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Outdoors

  • STRAIGHT ARROW: TV hunting shows and trail cameras

    I get a lot of customers in the archery shop who ask about equipment they have seen on some of the bowhunting shows on TV. Some of the stuff they ask about is good; some not so much. But what worries me about the shows is how they lead viewers, especially young bowhunters, to believe that there are tons of trophy bucks running around and they make it seem pretty easy to harvest one of these trophies.

  • STRAIGHT ARROW: Changing back to my whitetail setup

    After getting home from my muskox hunt in the Arctic, I wanted to use the same arrow/broadhead combination to see how it would perform on whitetail deer.

    Well, since getting home I have only gotten to hunt five times, but on Sept. 23 I had an opportunity to harvest a doe, and my Gold Tip Kinetic Kaos arrow tipped with the 100 grain G5 Montec broadhead worked perfectly, and there is venison in the freezer.

  • STRAIGHT ARROW: Questions about the muskox hunt

    Since Dr. Ron Shrewsbury and I got home from our bowhunt for muskox in the Northwest Territories of the Canadian Arctic, I have been asked a thousand questions about the hunt, so I thought I would share a few with you.

  • STRAIGHT ARROW: Three weekends into the archery deer season

    Deer season opened Sept. 2, and Eric hunted a stand that usually proves to be very productive in the early season when acorns start falling. After three hours in the stand, he had not seen any deer and heard very few acorns fall. To make matters worse, most soybeans in the area are still green, so the deer are still concentrating on them.

  • STRAIGHT ARROW: Bowhunting muskox in the Arctic

    On Friday, Aug. 18, after about five hours of riding Quads and covering as much terrain as possible looking for muskox, we took a quick lunch break using a hillside to get out of the endless 30-50 mph wind.

  • STRAIGHT ARROW: Bowhunting in the Arctic, Part 2

    (Editor’s note: Part 1 appears in the Friday, Sept. 1, edition of The Kentucky Standard)

     

    After pulling camp, our caravan of 10 Quads proceeded on across the tundra. It seemed like we could have been on Mars; there was very little vegetation and no sign at all that humans had ever been in this area before. In fact, most of the younger guides said they had never been to this area before.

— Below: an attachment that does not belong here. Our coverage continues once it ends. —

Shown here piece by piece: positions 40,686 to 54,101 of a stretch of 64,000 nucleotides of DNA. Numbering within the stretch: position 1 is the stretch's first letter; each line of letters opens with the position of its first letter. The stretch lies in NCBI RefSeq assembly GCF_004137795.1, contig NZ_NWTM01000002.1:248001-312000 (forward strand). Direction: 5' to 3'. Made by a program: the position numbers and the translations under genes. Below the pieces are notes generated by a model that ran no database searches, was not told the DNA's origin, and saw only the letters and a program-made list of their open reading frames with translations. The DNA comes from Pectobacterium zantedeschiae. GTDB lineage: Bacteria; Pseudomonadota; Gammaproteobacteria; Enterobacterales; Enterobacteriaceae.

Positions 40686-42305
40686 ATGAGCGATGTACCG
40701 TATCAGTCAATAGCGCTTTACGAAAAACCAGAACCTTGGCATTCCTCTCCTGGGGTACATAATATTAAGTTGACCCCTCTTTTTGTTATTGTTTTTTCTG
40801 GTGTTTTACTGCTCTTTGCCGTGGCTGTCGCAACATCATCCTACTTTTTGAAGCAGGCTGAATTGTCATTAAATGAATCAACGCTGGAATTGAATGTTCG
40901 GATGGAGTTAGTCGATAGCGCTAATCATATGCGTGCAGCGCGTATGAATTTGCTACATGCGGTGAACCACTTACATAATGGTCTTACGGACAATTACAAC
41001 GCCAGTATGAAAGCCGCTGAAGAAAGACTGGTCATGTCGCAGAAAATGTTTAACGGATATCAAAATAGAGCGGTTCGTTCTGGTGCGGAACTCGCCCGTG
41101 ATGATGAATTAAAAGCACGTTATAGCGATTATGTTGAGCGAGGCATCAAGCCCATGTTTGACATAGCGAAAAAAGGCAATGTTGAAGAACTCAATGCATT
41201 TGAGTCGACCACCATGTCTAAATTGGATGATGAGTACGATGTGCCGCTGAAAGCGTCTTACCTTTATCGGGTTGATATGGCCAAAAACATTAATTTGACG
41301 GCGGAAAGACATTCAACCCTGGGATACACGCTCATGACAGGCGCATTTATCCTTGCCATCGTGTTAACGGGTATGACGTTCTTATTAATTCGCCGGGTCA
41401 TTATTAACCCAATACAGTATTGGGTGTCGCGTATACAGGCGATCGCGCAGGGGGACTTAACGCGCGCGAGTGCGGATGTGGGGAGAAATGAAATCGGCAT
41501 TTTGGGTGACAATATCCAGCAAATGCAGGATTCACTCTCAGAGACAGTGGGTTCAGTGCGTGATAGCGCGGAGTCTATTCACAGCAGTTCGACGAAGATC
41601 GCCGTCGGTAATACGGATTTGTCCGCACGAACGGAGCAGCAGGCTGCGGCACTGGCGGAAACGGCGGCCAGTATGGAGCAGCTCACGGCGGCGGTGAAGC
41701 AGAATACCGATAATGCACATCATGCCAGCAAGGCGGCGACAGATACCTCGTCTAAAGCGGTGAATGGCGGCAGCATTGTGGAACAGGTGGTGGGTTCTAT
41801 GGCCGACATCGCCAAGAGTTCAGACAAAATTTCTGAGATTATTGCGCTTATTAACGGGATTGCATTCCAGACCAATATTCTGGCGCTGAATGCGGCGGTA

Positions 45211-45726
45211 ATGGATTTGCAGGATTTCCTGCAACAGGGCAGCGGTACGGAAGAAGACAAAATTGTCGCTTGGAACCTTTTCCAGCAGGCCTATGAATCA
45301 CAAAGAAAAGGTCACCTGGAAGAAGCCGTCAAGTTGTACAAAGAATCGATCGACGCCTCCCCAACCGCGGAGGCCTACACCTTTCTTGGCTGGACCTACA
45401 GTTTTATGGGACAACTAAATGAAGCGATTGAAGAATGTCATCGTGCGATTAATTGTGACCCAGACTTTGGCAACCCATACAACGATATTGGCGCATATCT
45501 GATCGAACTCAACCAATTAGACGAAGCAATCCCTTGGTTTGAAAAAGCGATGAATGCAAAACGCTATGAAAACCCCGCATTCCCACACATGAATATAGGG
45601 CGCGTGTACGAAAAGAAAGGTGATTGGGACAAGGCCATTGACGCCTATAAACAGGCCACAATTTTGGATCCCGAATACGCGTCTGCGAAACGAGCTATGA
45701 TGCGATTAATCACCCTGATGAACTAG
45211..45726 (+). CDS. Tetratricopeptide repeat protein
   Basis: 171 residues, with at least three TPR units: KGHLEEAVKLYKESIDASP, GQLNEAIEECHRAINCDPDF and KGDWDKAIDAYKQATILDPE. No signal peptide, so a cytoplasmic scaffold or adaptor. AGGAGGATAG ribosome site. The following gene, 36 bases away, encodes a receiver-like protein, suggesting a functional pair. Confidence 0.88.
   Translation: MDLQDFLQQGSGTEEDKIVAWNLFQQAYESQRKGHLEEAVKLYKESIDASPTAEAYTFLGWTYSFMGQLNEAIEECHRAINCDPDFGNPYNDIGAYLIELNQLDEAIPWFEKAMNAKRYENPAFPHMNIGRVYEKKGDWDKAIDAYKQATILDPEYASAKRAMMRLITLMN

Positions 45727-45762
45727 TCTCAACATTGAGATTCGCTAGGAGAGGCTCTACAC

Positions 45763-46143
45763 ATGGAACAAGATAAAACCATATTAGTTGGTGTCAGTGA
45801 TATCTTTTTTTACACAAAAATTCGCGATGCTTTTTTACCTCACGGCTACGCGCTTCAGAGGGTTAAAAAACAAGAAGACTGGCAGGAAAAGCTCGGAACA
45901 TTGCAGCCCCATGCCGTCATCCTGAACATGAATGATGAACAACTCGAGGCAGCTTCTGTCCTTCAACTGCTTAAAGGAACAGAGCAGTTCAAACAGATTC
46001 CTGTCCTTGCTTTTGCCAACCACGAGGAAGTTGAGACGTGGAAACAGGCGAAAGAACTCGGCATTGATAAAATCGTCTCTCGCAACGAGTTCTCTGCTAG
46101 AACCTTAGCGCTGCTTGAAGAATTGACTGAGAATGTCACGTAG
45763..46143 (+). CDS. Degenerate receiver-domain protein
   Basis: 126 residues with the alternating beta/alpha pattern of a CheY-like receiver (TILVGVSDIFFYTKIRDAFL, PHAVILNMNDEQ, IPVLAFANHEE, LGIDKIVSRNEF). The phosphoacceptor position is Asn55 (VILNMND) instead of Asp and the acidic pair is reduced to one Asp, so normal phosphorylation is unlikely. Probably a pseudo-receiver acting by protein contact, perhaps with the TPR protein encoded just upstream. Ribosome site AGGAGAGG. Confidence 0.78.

Some of the high ridges were rocky, boulder-strewn and wind-swept areas that reminded me of the tops of Colorado’s 14,000-foot mountains.

  • STRAIGHT ARROW: Bowhunting in the Arctic

    On Sunday morning, Aug. 13, I met Dr. Ron Shrewsbury and his wife at their home at 6:45 a.m., transferred my gear to their vehicle, and we were on our way to the bowhunt of a lifetime.

    Ron and I were headed for the small Eskimo village called Ulukhaktok, (formerly Holman) in the Northwest Territories of Canada to bowhunt muskox, some 300 miles north of the Arctic Circle. WHY?

  • STRAIGHT ARROW: 6 more days

    With only six days until opening morning of the 2017 archery deer season, if you haven’t already checked your equipment, it needs to be done before you trust it hunting.

  • STRAIGHT ARROW: A second attempt at Kit Carson Peak

    On July 14, 2000, Bonnie and I drove from Lake City, Colo., to the small town of Crestone on the west side of the Sangre De Cristo mountain range to make another attempt at 14,165-foot Kit Carson Peak.

    We had turned back in 1999 when a steep, frozen snowfield blocked the narrow ledge system that gave easy access to a scree-filled couloir on the east side of the mountain. We didn’t have the right gear for a safe crossing, so we had turned back.

  • STRAIGHT ARROW: Matterhorn Peak, Colorado

    After our climb on Wilson Peak on July 9, 2000, Bonnie and I went to Cortez, where we stayed for a couple of days resting and sightseeing.

    We went to Four Corners Monument, where Colorado, Utah, Arizona and New Mexico all meet in one point. It’s the only place in the United States where you can stand in four states at one time.

    Next we drove to Monument Valley, Utah, where we drove the dusty, sandy roads that weave amongst the amazing sandstone towers and rock formations that we had seen in countless Western movies, especially the old John Wayne flicks.